This kind of user experience is very, very noticeable and ends up being criticized vocally - so if there's a way to mitigate it (by, for instance, using a less complex cipher scheme or just sending the commands in the clear) then manufacturers will be pressured to mitigate it in that fashion.
So there ends up existing a class devices with purposely crippled security due to resource constraints, sitting on globally available networks.
Also sitting on those globally available networks are much less constrained computing resources - everything from desktop machines with extra video cards to crypto-optimized ASICs to rent-a-supercomputer "cloud" resources - all of which are available to any attacker who has the budget to throw those solutions at whatever traffic they can capture and analyze.
The 'Things' don't stand a chance in this ecosystem.
This problem is much, much harder to solve, and unlike the previously mentioned one, cannot be solved only by educating vendors as to their responsibilities.
That's not to say there's not possible fixes - but these fixes are likely to be time consuming and expensive.
First, abandon the "Linux-on-SOC" notion - you do not need a full OS for a crock pot. These 'things' are generally single-functionality items with very few threads needed to handle their internal logic; the use of a small RTOS (real-time operating system - the kind that's used for things like engine monitoring, say, rather than the kind of OS used for a workstation) makes far more effective use of resources available.
Second, write your firmware as close to the metal as you possibly can. This is a resource-constrained system that you're developing for; the typical just-import-the-library philosophy that webapps and other consumer-facing nonsense has been chasing for years now (resulting in webpage sizes that compare unfavorably with the install image for Doom) is not the right way to go about it. Teach your developers how to build small, efficient binaries.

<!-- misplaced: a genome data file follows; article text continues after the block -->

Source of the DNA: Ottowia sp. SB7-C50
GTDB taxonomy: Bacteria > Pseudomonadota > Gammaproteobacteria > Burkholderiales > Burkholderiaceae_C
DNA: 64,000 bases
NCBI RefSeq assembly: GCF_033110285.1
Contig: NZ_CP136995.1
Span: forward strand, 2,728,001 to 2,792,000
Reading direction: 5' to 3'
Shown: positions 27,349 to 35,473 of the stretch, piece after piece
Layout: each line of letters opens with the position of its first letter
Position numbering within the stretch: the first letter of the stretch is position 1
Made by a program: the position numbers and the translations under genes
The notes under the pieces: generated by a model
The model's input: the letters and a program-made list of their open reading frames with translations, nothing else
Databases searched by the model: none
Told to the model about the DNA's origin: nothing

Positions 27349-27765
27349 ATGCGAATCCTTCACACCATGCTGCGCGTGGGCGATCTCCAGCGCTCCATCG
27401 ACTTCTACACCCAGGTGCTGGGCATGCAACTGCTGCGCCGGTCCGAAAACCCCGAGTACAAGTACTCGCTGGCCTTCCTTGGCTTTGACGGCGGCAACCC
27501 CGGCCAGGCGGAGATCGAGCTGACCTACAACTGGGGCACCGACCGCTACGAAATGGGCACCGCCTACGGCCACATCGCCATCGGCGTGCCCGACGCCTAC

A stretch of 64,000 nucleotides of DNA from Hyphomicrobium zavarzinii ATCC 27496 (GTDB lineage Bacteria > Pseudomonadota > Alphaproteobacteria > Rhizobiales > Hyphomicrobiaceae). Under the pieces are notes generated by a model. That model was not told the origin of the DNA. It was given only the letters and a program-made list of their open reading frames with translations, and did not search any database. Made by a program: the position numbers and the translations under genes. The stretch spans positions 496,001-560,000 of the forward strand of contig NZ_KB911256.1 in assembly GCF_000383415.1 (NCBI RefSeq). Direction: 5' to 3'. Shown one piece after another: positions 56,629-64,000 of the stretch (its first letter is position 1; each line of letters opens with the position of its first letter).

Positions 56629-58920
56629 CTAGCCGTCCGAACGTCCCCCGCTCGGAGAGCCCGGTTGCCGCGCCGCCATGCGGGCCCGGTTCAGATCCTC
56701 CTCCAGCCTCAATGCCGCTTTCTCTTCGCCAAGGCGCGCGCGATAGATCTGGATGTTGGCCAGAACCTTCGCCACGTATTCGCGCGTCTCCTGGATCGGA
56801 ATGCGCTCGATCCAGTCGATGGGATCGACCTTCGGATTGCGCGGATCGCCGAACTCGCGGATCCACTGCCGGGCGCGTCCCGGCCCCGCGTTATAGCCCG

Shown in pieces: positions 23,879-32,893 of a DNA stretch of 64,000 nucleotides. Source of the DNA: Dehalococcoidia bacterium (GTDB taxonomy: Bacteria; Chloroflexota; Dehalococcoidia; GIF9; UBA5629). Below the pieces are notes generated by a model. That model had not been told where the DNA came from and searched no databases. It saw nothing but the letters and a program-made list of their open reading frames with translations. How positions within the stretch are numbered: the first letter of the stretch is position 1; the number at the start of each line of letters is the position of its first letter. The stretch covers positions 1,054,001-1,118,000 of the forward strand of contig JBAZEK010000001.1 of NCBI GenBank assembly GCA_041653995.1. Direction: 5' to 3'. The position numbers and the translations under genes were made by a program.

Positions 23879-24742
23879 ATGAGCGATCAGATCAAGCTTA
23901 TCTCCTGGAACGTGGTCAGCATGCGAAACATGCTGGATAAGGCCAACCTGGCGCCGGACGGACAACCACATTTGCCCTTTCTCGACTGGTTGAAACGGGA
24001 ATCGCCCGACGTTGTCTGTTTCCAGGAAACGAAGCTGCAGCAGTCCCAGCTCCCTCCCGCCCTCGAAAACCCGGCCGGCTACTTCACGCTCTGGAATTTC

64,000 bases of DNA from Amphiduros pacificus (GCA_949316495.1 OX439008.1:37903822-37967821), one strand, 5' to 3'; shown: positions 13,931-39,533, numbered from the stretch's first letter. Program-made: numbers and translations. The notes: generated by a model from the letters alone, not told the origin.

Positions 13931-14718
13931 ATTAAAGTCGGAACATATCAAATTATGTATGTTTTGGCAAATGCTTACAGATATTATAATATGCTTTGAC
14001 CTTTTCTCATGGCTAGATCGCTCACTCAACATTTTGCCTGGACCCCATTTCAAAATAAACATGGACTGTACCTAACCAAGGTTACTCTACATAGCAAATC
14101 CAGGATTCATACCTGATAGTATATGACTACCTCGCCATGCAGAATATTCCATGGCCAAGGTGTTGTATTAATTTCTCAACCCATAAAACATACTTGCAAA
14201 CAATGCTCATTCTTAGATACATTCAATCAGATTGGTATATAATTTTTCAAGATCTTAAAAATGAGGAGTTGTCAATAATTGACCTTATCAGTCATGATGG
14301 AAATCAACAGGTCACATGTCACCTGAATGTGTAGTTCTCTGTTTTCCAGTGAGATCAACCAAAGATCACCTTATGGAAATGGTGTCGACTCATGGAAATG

Third - hire a cryptographer and have them work in close concert with your developers. You need custom cryptographic functions, but having your line developers write them is a path towards disaster. Instead, it's best to work with those who are specifically trained in the cryptographic field - even on a part-time or contract basis - and have them assist your developers who are intimately familiar with your architecture and your hardware in building a similarly efficient and effective security system.
Fourth, avoid connecting your endpoints directly to the internet - yes, even to your 'cloud'. Your endpoint sensors and devices should never transit networks directly; they do not have the capability to do so safely. Have an on-site device relay to and from your sensor nodes (or, better, build an API so that someone else can build such a control panel to operate with your devices!) and configure it very conservatively - it is, essentially, the gateway to a horrifically vulnerable network, and should treat any incoming traffic with immense suspicion. Your consumers will interface with this device, NOT with the various lightbulbs or toothbrushes or showerheads that you've sprinkled about their house. If you're smart, this 'control panel' will be a great way for you to sell add-on services, too - it is, after all, a point of presence ultimately controlled by your organization in a consumer's house.
Finally, ensure that you have a very secure and very well-documented upgrade procedure for every single device that you sell, and be extremely proactive both in notifying consumers that you are updating the devices for security purposes and even more proactive when telling them that you are withdrawing support for a device. Leaving orphaned devices on the internet hurts security for everyone, and harms your professional reputation.
These steps are not simple, nor are they cheap, but they are a necessary set of actions to take in order to avoid bringing harm to your customers.
If you are unable to, or unwilling to, take these actions, then consider Adama's Rule - and do not connect your devices to a network.